that is found in almost all animal cell types. It is involved in cellular response to stimuli like cytokines (my thing at the moment), bactieral and viral antigens and stress. NF-κB plays a key role in regulating the immune response to infection.

So, back to drawing the signal pathway and trying to get why on earth removal of one TLR would make the outcome worse… it seems a little counter intuitive at the moment, I must say.


Dr. A said...

Now you are talking MY language!! I am a microbiologist turned immunologist and TLRs are my life at the moment.

Cath@VWXYNot? said...

Immunology is one of those things that I've always had to learn afresh every time I come across it. It just doesn't seem to stick in my brain the way other parts of biology do!

chall said...

Dr A> did you choose that? ;)
I might see if I can find your email and maybe quiz you about a certain TLR (TLR 4 and 2)...

Cath> see, that's me in a nutshell. I need to reread it every time. THose TLR 7 and 9, what do they do? What was with the proinflammatory thingy.. ahh.. TNF-a ... etc...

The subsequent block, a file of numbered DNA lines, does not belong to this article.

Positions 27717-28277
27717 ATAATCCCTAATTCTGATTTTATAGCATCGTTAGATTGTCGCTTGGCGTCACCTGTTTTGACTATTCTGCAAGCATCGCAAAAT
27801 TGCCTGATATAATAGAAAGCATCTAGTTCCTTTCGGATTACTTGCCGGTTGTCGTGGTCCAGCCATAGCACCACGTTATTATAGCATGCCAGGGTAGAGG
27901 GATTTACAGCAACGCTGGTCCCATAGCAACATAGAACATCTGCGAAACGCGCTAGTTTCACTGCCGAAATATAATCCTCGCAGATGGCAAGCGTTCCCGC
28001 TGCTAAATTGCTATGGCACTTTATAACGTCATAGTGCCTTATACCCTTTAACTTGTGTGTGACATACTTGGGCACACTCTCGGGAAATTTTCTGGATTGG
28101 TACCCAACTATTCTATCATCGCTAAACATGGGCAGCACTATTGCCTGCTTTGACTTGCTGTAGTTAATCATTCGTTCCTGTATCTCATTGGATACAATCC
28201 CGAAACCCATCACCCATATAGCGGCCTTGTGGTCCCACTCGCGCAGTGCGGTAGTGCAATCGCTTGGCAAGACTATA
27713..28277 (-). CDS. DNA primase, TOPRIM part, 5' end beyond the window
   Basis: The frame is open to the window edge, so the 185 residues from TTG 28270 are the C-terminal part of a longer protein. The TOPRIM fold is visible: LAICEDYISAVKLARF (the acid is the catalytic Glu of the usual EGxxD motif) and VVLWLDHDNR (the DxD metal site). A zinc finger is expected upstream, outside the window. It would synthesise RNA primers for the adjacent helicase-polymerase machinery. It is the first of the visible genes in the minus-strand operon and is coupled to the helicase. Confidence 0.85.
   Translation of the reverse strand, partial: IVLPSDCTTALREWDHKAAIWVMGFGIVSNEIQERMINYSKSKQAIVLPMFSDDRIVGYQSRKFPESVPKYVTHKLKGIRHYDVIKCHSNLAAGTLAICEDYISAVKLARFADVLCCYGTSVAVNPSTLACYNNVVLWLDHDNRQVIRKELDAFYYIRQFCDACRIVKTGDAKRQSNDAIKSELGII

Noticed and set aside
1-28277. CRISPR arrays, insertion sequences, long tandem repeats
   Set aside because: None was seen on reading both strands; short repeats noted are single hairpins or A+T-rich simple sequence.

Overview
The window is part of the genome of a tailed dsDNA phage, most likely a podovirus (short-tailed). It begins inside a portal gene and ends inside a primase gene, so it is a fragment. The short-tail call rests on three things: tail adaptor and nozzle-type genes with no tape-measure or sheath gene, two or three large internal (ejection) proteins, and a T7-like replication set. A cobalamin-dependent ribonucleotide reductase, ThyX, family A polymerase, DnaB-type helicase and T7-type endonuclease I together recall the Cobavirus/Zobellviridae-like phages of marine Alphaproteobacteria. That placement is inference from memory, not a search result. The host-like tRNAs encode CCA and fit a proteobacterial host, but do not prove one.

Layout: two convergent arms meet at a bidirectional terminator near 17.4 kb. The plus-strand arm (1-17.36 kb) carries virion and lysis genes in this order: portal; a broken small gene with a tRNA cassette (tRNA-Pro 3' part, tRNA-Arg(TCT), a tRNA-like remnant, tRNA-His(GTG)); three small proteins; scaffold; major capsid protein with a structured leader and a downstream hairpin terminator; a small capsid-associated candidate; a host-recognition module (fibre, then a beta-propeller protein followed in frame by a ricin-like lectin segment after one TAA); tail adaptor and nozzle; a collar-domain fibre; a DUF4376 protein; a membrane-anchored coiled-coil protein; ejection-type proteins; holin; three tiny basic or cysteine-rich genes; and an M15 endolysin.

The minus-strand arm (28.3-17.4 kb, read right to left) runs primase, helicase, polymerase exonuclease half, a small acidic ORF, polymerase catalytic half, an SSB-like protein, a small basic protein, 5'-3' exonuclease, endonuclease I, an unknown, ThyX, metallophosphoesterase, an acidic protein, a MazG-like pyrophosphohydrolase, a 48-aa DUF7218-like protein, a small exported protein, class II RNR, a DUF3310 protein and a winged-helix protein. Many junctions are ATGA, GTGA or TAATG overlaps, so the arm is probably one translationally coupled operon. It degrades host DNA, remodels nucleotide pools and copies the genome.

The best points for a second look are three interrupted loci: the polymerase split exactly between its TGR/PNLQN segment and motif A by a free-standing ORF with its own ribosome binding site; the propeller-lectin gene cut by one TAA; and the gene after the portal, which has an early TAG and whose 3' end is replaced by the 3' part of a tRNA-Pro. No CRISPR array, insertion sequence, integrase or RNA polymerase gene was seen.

I can still tell all the amino acids and their side chains even thoughm I haven't done that in three years... something is obviously filling the brain space needed for immunology.

microbiologist xx said...

Immunology doesn't stick with me either. Every time immunology enters the picture, I know that a never-ending parade of looking things up is fast approaching, and if I am looking things up, I am probably not getting data. ;)

Cath@VWXYNot? said...

But I can still pull a Jun protein binding site out of lines and lines of DNA sequence within a matter of seconds... and I haven't had to do that since 2002!

TGA G/C TCA, since you ask. Yes, it's palindromic